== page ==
Definitive treatment was planned and resection of the vaginal septum was performed. The septum was resected and the edges of the vaginal epithelium were sutured to prevent development of obstructing tissues during wound healing. Upon the follow-up visits at the clinic, the patient was asymptomatic and the examination revealed healed, unobstructed vaginal canal with no recurrence of hematocolpos.


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Figure 1: Magnetic resonance imaging scan demonstrating complete view of the pelvic anatomy defects: Uterine didelphys, enormously dilated hemivagina due to presence of vaginal septum. The patient was menstruating during the MRI procedure and detail delineation of fluid (suggestive of menstrual blood) from each endometrial cavity is observed.



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Figure 2: Coronal view of Magnetic resonance imaging scan showing absent of right kidney (renal agenesis) with normal left kidney.


Discussion

Herlyn- Werner-Wunderlich syndrome or OHVIRA; (Obstructed Hemi Vagina with Ipsilateral Renal Agenesis) is a relatively rare type of Mullerian anomalies that was first described in 1922. This anomaly is generally observed in post-menarche adolescents and young women with irregular menses, dysmenorrhea, abdominal pain, and pelvic mass [1] [2]. The syndrome may be difficult to be recognized due to the infrequency of this syndrome, therefore a high index of suspicion is required. The diagnosis is often delayed as initially regular menstrual flow would be observed from unobstructed vaginal canal.

Early detection is important as immediate surgical resection of the obstructed hemivagina, as to prevent complications and preserve future fertility. Among the recognized complications related to chronic cryptomenorrhea include endometriosis (delayed cases as consequence of retrograde menstruation) or pelvic adhesions and infectious collections (hematometra or pyometra and hematosalpinx or pyosalpinx). Ultrasound and MRI are widely and effectively used in the diagnosis of genitourinary anomalies. Accuracy reported from MRI scan being 100% due to its ability to elaborate uterovaginal anatomy in detail [3].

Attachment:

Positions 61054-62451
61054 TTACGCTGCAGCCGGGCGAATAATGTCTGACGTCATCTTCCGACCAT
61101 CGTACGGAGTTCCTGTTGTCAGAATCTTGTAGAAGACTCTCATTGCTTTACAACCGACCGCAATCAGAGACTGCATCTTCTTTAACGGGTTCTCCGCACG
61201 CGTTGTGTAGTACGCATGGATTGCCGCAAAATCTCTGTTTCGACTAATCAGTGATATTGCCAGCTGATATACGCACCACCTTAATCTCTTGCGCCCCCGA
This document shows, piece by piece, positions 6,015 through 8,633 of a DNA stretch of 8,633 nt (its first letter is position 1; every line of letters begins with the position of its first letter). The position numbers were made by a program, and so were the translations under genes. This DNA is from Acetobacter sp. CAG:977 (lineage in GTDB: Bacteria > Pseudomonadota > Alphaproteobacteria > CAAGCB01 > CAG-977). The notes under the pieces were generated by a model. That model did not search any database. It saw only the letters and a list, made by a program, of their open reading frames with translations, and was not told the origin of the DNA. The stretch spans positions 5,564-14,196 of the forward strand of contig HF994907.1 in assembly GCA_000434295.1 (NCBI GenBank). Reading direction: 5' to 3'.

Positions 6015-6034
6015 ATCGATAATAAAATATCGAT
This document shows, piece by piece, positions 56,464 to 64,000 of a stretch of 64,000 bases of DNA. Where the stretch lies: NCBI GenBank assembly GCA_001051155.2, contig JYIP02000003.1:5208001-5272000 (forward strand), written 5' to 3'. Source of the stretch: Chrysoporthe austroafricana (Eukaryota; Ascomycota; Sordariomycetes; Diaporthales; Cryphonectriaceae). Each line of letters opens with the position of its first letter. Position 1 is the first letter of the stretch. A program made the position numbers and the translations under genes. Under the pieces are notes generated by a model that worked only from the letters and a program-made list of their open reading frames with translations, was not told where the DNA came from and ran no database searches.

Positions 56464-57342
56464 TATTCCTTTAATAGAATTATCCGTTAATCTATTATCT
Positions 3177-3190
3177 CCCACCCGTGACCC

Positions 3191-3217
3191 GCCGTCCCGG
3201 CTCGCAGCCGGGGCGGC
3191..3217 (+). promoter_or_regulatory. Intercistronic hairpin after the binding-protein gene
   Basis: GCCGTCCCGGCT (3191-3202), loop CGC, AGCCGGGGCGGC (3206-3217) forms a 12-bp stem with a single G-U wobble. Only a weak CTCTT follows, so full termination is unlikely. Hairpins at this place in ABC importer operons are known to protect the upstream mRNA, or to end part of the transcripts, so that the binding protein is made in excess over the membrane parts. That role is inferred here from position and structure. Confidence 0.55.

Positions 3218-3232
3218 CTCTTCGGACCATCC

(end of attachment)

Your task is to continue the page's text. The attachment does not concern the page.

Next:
Total resection of the septum (septectomy) and marsupialization are the optimal management options. The septum should be excised as much as possible, followed by suturing the edges or marsupialization to allow drainage of the menstrual fluid and prevent recurrence of obstruction. Pregnancies had been reported before in patients with this syndrome, including from uterus ipsilateral to the obstructed vagina after resection of the septum performed [4].


Conclusion

Imaging technique is important in diagnosis of Mullerian anomalies. In case of Herlyn-Werner-Wunderlich syndrome (OHVIRA), resection of the obstructing septum is the optimal management, as compared to drainage of the haematocolpos.